After I read Margery Allingham's Tether's End a few weeks ago, I went looking for a list of the Albert Campion books. I found a bibliography on the Allingham Society's website, but in the middle of the list was a title I didn't recognize, The Oaken Heart. The summary of it was so intriguing that I immediately put in a request to interlibrary loan. In the first pages of her book, Allingham explained its purpose and how it came to be written in a letter to the residents of her village near the Essex coast:
"Last November an American whom some of you know [her published at Doubleday] asked me to put it down so that he and his wife and his village in America could gather exactly what life has been like down here for us ordinary country people during the war. It was a business request, and I have made an ultra-careful job of it, as you will see, because I believe that he and his friends are sufficiently (but by no means exactly) like us for it to be possible for me to convey to him much more of the actual truth than is usual on these occasions . . . Also, the war is getting very close to them over there . . . It is not a private attempt at propaganda, nor yet a disinterested gesture on my part. I have been employed as a professional writer by the American to tell him what he wants to know."The village where Allingham and her husband Philip Youngman Carter lived is Tolleshunt D'Arcy (renamed "Auburn" in the book). She began the book by introducing her readers to the village, its geography and its residents. The Carters' home was in the center of it, and though they had only moved into it in 1934, they seem to have quickly found their place, probably in part because Allingham had lived in Essex from childhood. She took a sociologist's interest in the community, analyzing their state of mind and heart starting in late 1938, through the fraught events of 1939, and then into the first two years of the war. She described the evolution of the community's thinking on the war and Britain's place in it:
"In those weeks in May and June  I think ninety-nine per cent of English folk, country and town, found their souls . . . [in] the bald discovery that you would honestly and in cold blood rather die when it came to it than be bossed about by a Nazi . . . They said things like 'Looks like we'll have to stand up to 'em then,' . . . or merely and most firmly, 'We can't have they here, no, no.'"The greatest upheaval at the start of the war was the unexpected arrival of five hundred mothers and their young children, evacuees from London, most of whom were not well-suited to country life. Allingham took a leading role in managing their placement with village families; meanwhile her husband had become the head of the local air raid wardens, and their home the village headquarters. Though her focus remained on the countryside, in the later part of the book Allingham wrote about two trips to London in the midst of the Blitz. Despite the continual air raids on her part of Essex, the damage was limited, at least up to the time the book was published in 1941.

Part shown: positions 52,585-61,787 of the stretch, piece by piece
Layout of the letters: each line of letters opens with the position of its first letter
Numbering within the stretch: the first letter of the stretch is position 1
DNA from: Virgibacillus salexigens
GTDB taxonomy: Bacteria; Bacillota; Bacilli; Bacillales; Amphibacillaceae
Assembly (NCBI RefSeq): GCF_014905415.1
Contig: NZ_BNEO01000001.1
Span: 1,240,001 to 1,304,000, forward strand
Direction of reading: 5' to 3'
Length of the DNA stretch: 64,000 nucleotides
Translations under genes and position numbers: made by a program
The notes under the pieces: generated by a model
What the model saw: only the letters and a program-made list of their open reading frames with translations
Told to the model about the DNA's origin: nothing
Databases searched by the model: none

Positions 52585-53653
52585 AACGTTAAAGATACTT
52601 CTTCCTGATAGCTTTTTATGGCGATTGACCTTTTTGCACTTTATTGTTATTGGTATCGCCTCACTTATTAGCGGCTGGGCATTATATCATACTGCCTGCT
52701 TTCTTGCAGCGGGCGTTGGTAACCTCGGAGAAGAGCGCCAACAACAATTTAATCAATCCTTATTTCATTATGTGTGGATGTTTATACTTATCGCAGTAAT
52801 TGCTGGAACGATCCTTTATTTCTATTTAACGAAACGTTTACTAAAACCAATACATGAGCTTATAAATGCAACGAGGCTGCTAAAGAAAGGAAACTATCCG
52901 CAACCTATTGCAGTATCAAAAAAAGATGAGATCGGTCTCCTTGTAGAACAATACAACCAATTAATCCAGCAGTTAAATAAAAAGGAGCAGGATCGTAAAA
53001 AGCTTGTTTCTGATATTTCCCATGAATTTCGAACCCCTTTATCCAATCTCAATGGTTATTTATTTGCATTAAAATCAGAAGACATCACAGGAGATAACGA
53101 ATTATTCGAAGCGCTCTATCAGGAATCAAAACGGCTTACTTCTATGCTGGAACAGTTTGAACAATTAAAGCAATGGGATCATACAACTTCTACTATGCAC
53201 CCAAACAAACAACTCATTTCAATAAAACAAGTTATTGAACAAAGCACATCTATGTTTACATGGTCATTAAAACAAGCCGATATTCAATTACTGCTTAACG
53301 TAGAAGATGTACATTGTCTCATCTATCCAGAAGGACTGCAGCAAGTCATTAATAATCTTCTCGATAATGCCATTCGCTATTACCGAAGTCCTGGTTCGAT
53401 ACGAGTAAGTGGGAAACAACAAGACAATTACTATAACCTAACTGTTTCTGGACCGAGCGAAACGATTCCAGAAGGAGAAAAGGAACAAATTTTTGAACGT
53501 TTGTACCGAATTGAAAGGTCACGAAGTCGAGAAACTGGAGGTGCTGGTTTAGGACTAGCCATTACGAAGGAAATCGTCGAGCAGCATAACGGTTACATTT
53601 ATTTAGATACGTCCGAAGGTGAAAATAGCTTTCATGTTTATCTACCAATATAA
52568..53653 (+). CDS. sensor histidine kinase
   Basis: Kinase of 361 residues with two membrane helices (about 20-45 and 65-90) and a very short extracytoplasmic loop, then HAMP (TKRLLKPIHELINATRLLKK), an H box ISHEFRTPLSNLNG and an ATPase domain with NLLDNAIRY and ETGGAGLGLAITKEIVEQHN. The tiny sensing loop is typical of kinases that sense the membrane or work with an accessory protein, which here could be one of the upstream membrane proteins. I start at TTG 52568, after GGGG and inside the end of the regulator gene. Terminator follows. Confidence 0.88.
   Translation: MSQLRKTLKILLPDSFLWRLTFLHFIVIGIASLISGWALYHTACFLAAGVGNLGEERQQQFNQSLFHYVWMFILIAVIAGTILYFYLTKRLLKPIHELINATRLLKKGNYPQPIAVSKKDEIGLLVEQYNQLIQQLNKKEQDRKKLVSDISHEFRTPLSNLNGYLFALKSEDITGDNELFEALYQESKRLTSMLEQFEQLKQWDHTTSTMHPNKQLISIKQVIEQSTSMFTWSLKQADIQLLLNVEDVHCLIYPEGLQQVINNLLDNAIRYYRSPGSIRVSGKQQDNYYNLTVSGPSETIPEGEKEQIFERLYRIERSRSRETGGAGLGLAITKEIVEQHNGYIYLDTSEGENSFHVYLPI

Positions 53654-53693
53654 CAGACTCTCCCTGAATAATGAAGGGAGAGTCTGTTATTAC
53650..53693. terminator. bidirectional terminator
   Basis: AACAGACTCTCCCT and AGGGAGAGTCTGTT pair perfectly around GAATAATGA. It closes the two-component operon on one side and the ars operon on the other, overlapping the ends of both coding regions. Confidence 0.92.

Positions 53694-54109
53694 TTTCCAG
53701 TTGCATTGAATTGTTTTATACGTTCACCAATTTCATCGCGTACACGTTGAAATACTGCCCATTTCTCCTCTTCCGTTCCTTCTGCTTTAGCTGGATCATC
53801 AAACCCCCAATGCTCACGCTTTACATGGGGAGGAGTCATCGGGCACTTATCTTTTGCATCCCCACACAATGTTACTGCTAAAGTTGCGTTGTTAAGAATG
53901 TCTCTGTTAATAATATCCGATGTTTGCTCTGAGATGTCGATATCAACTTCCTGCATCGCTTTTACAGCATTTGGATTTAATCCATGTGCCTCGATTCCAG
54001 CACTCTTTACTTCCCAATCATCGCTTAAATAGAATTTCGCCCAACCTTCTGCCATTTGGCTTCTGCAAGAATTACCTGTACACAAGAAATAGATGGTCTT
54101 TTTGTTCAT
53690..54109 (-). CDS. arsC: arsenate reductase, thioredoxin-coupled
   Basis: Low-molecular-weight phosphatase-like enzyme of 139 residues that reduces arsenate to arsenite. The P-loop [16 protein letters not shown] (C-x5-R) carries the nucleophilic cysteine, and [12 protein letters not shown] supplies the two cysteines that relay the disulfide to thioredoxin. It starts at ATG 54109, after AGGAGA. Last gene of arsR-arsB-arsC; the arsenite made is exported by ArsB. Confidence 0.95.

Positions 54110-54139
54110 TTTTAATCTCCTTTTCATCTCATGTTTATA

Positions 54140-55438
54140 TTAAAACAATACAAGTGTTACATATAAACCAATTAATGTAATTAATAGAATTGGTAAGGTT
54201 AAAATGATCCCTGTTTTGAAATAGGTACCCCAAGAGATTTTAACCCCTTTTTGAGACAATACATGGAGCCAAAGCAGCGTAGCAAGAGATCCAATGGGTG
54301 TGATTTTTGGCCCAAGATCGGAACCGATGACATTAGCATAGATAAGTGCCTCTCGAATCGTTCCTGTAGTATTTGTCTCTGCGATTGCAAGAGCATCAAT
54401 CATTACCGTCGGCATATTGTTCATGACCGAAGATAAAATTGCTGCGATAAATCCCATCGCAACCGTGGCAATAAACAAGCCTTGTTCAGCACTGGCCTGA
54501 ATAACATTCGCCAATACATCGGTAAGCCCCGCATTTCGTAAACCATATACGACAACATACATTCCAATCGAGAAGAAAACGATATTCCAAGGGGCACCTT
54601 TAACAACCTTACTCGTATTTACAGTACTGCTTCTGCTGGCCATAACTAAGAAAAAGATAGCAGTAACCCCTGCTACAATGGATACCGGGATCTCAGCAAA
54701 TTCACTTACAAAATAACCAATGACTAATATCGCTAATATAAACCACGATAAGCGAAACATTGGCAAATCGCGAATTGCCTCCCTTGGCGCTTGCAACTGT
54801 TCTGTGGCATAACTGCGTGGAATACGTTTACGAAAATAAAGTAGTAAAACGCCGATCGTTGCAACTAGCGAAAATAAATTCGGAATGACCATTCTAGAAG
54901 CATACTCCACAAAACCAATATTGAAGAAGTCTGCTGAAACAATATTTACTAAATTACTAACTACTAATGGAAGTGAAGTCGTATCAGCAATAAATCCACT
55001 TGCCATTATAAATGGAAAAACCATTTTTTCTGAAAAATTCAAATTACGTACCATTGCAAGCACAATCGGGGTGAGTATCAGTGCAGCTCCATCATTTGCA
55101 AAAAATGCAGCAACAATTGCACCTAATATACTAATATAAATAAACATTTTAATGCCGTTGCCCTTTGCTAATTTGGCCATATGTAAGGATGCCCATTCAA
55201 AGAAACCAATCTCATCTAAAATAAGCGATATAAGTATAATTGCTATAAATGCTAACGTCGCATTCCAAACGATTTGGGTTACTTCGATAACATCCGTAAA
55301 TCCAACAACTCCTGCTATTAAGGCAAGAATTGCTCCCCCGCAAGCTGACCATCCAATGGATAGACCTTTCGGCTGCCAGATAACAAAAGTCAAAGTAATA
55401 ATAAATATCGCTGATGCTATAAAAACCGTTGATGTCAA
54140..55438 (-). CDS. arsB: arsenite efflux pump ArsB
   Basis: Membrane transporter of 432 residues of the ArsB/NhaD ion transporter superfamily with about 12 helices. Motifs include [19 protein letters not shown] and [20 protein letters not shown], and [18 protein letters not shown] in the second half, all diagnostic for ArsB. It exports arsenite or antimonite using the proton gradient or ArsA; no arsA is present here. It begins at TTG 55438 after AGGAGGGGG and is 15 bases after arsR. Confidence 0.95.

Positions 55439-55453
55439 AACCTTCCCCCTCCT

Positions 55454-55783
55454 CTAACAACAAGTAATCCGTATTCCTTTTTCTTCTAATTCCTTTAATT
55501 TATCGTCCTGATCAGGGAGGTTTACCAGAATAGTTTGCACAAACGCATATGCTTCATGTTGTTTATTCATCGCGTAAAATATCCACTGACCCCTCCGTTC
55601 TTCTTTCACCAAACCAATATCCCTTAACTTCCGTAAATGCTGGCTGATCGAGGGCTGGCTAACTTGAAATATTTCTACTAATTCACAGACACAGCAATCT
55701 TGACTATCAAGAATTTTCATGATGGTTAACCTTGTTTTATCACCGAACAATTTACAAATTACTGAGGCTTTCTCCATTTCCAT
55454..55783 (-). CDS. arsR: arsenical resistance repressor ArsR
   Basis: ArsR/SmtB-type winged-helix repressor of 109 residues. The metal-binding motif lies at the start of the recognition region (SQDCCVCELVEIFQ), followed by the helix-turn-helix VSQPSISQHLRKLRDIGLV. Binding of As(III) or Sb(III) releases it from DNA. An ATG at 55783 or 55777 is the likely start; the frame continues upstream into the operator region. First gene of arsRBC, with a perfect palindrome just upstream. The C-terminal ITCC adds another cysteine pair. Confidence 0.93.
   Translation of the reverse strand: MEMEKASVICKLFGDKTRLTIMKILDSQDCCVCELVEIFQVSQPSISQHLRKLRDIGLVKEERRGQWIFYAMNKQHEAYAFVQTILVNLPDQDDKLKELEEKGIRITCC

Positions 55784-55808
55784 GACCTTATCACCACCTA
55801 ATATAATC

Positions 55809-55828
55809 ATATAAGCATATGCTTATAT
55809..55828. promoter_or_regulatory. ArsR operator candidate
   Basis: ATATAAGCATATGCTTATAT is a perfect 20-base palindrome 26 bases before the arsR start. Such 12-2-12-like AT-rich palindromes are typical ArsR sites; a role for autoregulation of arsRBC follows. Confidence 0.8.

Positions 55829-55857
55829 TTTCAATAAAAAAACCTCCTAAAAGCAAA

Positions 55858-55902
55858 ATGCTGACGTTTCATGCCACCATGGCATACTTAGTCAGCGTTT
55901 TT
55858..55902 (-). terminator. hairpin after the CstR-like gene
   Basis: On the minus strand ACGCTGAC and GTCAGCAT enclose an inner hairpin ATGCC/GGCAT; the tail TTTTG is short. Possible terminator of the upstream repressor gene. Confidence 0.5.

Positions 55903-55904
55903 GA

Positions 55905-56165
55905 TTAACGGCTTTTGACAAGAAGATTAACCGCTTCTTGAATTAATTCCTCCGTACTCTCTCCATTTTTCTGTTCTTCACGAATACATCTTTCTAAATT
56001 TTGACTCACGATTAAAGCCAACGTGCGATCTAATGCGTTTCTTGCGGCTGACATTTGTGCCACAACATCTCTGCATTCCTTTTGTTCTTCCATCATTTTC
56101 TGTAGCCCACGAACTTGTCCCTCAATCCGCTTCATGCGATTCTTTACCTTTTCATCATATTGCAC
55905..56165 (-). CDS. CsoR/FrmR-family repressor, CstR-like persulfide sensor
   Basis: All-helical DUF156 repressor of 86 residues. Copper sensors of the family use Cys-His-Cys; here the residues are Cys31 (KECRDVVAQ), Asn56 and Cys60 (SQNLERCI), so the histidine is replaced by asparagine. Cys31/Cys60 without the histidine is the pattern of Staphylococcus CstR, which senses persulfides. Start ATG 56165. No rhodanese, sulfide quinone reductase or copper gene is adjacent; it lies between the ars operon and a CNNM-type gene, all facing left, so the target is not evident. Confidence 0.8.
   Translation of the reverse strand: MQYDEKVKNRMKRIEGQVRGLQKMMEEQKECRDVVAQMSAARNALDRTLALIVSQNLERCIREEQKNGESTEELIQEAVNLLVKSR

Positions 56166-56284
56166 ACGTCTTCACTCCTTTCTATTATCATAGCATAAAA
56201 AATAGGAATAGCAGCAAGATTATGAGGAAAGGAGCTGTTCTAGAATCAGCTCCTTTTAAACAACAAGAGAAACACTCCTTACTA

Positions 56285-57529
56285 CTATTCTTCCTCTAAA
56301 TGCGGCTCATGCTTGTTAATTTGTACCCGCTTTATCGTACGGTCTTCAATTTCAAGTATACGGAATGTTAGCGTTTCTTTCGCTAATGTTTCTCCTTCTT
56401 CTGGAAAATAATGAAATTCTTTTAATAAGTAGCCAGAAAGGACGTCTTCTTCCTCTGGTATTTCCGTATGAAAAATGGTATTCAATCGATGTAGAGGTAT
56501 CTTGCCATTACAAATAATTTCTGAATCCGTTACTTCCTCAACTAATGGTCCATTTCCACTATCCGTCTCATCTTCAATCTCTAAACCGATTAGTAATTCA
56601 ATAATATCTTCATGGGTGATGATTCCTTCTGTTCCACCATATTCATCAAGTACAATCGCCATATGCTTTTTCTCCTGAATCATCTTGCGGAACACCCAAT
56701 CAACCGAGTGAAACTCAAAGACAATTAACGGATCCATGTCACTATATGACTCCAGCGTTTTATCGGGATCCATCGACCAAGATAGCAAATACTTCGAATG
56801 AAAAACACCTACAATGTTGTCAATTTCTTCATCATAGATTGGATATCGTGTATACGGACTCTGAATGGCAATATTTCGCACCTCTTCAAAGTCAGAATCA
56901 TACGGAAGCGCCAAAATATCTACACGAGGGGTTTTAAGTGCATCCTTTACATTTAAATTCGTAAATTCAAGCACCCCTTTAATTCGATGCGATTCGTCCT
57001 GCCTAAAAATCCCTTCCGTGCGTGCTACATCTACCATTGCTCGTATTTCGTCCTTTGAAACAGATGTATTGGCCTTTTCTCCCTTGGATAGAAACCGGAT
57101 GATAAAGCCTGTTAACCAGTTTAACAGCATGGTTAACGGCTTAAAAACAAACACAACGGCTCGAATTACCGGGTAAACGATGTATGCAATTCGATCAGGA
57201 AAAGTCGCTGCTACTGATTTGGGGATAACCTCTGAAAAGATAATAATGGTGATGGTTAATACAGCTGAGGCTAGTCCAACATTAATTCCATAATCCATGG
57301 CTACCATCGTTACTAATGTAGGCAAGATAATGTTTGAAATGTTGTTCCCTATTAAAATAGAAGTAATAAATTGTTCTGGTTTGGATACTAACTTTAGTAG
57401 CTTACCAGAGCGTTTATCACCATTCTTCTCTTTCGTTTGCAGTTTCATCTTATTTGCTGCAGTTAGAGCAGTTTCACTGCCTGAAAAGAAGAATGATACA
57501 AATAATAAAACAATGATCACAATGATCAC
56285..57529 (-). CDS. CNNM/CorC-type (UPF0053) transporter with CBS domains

As one might expect in a book written for an American audience, Allingham spent some time analyzing both the differences and the similarities between the British and the Americans, like she was trying to explain each to the other. In her telling, the people of Auburn initially thought it only natural that America might not rush to Britain's aid again, though self-interest and the ties between the two countries would eventually have their effect.
In addition to coping with the upheaval of the war, Allingham was on a deadline to complete a Campion novel, published in 1941 as Traitor's Purse and set in the early years of the war.
"On my part, the completion of my thriller was a vital necessity; no question about that. My part in the family war effort was to keep the home going and pay the taxes, and there were times when I wished I had been prenticed to a different trade. My tale was about a man with amnesia and required a mental contortionist with uninterrupted leisure to write the blessed thing . . . I was always hoping that the end of one thriller would not overtake me before I finished the other."As I read The Oaken Heart, I was mentally comparing it with Vera Brittain's England's Hour, also published in 1941 and also written for an American audience. The books, though very different, complement each other. Brittain's focus was urban: "to present, from several different angles, this wartime life as it has appeared to the ordinary London civilian day by day." Perhaps in a natural reaction to the months of bombing that she endured, the devastation that she witnessed, Brittain's book feels more urgent, almost impatient at times. Yet though she also analyzed actions and reactions, feelings and thoughts, it was from more of a distance than Allingham, embedded in the middle of her small rural community. As I read I was also comparing The Oaken Heart with the war-time novels in Angela Thirkell's Barsetshire series and her fictional portrayal of the home front. One of the major differences I noted is that Allingham's village seems to have had less class division or class consciousness than Thirkell's. Most of the Auburn residents that Allingham described and quoted would have been minor characters in a Barsetshire novel.
The Allingham Society's site described The Oaken Heart as "one of the great books to come out of the Second World War," and though I'm not an expert on the literature of the war, I'd agree with that.